The Stirling Players. Stirling Community Theatre. 23 Mar 2012
It’s taken from 1999 until now for someone to put American Jeffrey Hatcher’s Compleat Female Stage Beauty on the boards in Australia, and bully for the Stirling Players for doing so. This is a most amusing theatrical production about a major turning point in English theatre – King Charles II in 1662 issued a royal warrant forbidding male actors to play the female roles on stage any longer. This is the story of the most famous female impersonator of the Restoration, Ned Kynaston. Did he have the balls to make the change?
The play is a wild and whacky feasting on the power relationships, social norms, fashion, and gender-bending of the day. And if you think we live in sexually interesting times, the comings and goings of this lot would make a crow blush. Director Megan Dansie transports us nearly 400 years back and shows us much of the present.
There is much to be admired in this production with its large cast. Dansie’s design includes a delightful trompe l’oeil of columns and arches. The ensemble work, songs, and numerous scenes flowed like sonnet verses. Aldo Longobardi presented a Kynaston of graceful effeminate affectations with the required showbiz dazzle, counterpoised with irony by his dominating physicality, but I wanted more emotional dexterity from the man behind the make up. Joshua Coldwell as Charles II was perfect – he combined a regal bearing and commanding voice with a sense of fun and love of theatre. The costumes and wigs were to die for – authentic-looking and glorious – you’ll want one for Halloween. Not to mention the titillating question – Just how far do you go with simulated sex scenes?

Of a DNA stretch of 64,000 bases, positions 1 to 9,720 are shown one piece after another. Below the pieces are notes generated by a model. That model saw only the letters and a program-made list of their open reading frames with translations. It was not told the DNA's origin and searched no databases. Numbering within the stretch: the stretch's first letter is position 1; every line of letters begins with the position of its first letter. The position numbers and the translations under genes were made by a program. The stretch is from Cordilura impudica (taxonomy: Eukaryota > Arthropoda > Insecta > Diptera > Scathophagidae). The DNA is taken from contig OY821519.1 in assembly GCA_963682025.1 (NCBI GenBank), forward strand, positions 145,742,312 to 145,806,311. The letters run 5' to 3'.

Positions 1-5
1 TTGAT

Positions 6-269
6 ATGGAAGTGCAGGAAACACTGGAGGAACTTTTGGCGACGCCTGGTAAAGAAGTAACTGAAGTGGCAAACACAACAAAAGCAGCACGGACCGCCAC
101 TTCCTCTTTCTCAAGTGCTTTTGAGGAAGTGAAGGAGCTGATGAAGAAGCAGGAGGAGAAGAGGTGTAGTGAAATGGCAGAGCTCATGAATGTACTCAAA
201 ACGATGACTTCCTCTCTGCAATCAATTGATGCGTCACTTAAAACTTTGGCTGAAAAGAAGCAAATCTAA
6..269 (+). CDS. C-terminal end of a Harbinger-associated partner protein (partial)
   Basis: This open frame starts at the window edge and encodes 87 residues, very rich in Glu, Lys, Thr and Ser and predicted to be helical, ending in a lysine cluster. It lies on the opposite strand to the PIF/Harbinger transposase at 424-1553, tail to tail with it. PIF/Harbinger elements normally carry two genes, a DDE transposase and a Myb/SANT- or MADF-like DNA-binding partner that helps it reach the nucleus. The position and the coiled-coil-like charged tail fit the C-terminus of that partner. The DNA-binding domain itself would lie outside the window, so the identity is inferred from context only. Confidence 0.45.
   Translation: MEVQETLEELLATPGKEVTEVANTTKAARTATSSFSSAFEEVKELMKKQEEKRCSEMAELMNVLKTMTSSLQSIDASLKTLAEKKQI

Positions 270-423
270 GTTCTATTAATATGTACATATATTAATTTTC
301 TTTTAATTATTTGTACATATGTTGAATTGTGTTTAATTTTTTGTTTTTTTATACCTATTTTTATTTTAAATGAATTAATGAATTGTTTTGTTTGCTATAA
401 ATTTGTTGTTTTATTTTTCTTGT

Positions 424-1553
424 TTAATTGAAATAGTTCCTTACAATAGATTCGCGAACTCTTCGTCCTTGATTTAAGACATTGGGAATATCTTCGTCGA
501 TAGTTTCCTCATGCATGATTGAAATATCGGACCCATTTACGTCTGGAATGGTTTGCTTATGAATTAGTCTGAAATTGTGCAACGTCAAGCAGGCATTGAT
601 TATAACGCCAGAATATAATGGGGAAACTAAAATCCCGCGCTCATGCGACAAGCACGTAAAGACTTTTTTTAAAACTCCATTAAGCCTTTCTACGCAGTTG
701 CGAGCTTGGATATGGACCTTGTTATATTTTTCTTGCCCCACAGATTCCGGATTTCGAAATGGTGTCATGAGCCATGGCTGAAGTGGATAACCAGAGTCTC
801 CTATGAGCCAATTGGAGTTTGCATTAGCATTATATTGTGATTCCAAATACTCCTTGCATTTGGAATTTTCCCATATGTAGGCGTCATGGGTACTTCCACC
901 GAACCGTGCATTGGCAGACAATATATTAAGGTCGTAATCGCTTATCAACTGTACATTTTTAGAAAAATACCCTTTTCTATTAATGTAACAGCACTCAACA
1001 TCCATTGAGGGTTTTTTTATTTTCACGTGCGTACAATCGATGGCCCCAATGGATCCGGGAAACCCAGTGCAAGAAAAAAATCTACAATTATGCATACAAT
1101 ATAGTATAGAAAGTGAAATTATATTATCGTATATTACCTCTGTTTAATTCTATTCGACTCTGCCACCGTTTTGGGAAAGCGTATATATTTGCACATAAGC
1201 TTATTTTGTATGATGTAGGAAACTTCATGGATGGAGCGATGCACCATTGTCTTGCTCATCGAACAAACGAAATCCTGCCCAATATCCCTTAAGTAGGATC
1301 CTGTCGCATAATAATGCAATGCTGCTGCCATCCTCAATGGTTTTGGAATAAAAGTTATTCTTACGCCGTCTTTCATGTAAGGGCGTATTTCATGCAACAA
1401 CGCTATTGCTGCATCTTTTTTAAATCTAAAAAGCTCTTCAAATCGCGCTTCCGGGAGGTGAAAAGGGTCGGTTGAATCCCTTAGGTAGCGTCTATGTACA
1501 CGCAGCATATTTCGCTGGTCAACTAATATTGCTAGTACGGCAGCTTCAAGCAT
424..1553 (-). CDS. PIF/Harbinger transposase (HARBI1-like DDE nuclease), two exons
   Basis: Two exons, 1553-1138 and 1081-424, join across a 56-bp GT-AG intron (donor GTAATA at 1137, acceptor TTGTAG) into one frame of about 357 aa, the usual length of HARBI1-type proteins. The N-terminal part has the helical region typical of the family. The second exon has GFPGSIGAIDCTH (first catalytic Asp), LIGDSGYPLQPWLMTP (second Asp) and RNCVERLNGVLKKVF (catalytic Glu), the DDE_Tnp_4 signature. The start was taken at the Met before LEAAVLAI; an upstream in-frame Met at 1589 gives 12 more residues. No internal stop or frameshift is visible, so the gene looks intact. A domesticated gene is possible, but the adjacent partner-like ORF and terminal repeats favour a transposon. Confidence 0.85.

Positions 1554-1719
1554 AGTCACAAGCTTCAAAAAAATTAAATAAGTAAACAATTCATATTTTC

The final scene of acting instruction and deconstruction of Desdemona’s demise at the hands of the Moor was brilliant in the revelation of each new idea, and intensely followed by its execution – a very exciting scene. It is here you get to see history in the making. A delightful night at the theatre about the theatre.
When: 16 to 31 Mar
Where: Stirling Community Theatre